D.C. public safety officials will be asked Monday to account for several high-profile failures of the city’s emergency response system, including the death of a man who collapsed across the street from a fire station and was refused aid.
The Monday hearing, led by D.C. Council member Tommy Wells, comes on the heels of the release of a report that puts the blame for the latest failed response on both the trained medical personnel inside the fire station who did not come to the aid of the man as well as on emergency dispatchers, who after receiving calls about the incident sent responders to an address in the wrong quadrant of the city.
The 13-page report issued Friday by Deputy Mayor for Public Safety and Justice Paul A. Quander Jr. states there were “substantial lapses in judgment and the failure to adhere to established policy and procedures” and highlights the step-by-step mistakes that led to the failed response.
It also states that five D.C. firefighters and four emergency dispatchers could face discipline over the poor handling of the incident.
Mr. Quander is expected to testify at the hearing before Mr. Wells, Ward 6 Democrat and candidate for mayor, as are the family members of four people who say their loved ones died after receiving botched care from D.C. emergency responders.
In the latest case, Medric Cecil Mills Jr., 77, died last month of a heart attack after collapsing at a shopping center across the street from Engine 26 in Northeast in an incident that drew national headlines. Bystanders and family members ran across the street begging for help at the fire station, but ultimately none of the five firefighters stationed there came to Mills’ aid.
“All five employees were aware of a medical issue in which assistance was requested; however, none took any action to provide assistance,” the report states.
A probationary firefighter, who had been on the job less than a year, was the first to talk to a civilian who reported Mills was injured across the street, according to the report. He requested twice over a public address system that the station’s lieutenant come to the watch desk for an “urgent matter.” Three other firefighters in the station heard the requests. One questioned the probationary firefighter about what was going on, but said the lieutenant would have to be informed. That firefighter went to the lieutenant’s bunkroom and told her about the incident, but then went to his own bunk to study for a promotional exam.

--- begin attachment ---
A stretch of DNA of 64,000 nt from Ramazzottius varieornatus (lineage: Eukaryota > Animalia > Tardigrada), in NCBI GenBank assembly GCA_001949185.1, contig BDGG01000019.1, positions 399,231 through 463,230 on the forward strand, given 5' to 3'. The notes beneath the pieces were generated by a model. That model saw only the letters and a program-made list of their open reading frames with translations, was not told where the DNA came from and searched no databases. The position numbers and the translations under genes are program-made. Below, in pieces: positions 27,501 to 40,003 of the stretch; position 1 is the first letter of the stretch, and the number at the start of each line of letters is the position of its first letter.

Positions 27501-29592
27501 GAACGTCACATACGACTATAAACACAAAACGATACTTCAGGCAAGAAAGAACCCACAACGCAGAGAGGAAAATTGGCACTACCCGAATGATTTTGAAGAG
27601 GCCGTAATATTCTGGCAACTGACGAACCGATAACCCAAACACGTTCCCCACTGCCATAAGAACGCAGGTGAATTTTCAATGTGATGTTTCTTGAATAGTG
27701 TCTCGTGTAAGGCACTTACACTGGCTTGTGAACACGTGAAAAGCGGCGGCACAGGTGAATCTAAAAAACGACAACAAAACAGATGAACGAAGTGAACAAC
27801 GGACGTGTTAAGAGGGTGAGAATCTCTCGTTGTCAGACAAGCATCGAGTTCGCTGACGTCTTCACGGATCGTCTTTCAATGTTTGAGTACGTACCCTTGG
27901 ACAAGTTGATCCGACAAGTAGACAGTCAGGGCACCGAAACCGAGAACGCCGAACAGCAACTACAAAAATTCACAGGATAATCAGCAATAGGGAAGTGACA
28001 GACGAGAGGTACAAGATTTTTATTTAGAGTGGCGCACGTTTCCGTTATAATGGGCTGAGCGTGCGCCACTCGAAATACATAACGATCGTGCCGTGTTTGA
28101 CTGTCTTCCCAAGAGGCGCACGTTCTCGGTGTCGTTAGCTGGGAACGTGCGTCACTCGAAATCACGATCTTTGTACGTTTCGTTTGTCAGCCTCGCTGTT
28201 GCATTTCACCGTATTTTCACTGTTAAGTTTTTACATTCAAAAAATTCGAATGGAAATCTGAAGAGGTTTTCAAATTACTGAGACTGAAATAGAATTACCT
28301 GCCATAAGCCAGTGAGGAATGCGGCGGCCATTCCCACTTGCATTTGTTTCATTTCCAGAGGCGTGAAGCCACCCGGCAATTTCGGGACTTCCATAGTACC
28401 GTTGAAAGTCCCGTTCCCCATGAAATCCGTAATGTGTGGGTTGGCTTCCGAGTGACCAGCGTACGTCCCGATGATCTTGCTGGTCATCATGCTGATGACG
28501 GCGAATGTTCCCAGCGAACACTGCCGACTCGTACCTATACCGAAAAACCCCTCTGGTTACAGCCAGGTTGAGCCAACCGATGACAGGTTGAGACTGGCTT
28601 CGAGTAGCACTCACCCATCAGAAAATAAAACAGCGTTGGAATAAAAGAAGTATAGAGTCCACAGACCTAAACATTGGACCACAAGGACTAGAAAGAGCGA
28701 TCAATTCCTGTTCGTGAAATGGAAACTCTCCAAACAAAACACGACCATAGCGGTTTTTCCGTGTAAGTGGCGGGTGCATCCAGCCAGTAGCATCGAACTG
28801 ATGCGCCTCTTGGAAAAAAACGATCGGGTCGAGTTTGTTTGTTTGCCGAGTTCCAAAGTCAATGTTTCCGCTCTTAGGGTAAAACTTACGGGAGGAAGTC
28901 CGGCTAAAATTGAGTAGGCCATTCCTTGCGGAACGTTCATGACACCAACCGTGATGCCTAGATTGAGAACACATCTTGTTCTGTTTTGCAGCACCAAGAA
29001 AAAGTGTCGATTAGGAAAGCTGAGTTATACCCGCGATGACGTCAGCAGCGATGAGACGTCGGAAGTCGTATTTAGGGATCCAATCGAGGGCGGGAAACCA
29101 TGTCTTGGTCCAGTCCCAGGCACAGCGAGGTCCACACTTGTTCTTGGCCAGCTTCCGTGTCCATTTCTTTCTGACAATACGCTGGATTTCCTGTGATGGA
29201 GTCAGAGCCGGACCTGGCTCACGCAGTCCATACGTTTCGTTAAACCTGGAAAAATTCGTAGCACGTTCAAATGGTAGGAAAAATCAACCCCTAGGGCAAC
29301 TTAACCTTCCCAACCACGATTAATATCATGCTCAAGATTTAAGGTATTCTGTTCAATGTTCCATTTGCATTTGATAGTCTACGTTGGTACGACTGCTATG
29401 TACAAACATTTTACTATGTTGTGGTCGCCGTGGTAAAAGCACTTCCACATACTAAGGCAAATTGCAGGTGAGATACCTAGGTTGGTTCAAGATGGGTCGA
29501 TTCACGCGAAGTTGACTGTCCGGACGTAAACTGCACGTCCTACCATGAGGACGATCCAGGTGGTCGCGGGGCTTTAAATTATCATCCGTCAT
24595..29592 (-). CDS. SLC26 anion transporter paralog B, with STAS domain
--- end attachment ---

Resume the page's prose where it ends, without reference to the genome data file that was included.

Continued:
It was later found that the speakers in the room where the lieutenant was had been turned off, in violation of department protocol.
The lieutenant later came to look for the firefighter who informed her of the incident, and he told her an ambulance had since been dispatched to the scene.
None of the five firefighters at Engine 26 provided aide to Mills.
“That’s beyond apathy, that’s something more,” Mr. Quander said of the lack of action, acknowledging the problem was beyond a disregard for department policy.
“This has nothing to do with policy or procedure. This is individuals who knew there was a need to act and chose to do nothing,” he said.
When asked how the department should handle others who might be lacking the character needed for the job, Mr. Quander said, “We can identify who those individuals are and make sure they no longer work for the District of Columbia government.”
The five firefighters involved will face trial boards to determine discipline, which could include dismissal.
The lieutenant involved in the case, 28-year department veteran Kellene L. Davis, has since filed for retirement. Mr. Quander said in the case of a pending retirement a trial board could hand down discipline that includes a reduction in rank and as a result affects retirement benefits.
But fault also lies with the Office of Unified Communications call takers and dispatchers, who received a series of calls reporting the incident and failed to ascertain the correct address of the emergency, the report states. The call taker entered the address as 1309 Rhode Island Avenue Northwest instead of Northeast — locations that are about 3 miles apart.
The call taker realized the mistake and took actions to correct it, but dispatchers did not notice the corrections made to the original entry and deleted follow-up reports sending units to the correct address, believing they were duplicates of the original call, the report states.
The four dispatch employees remain on the job but have been recommended for discipline.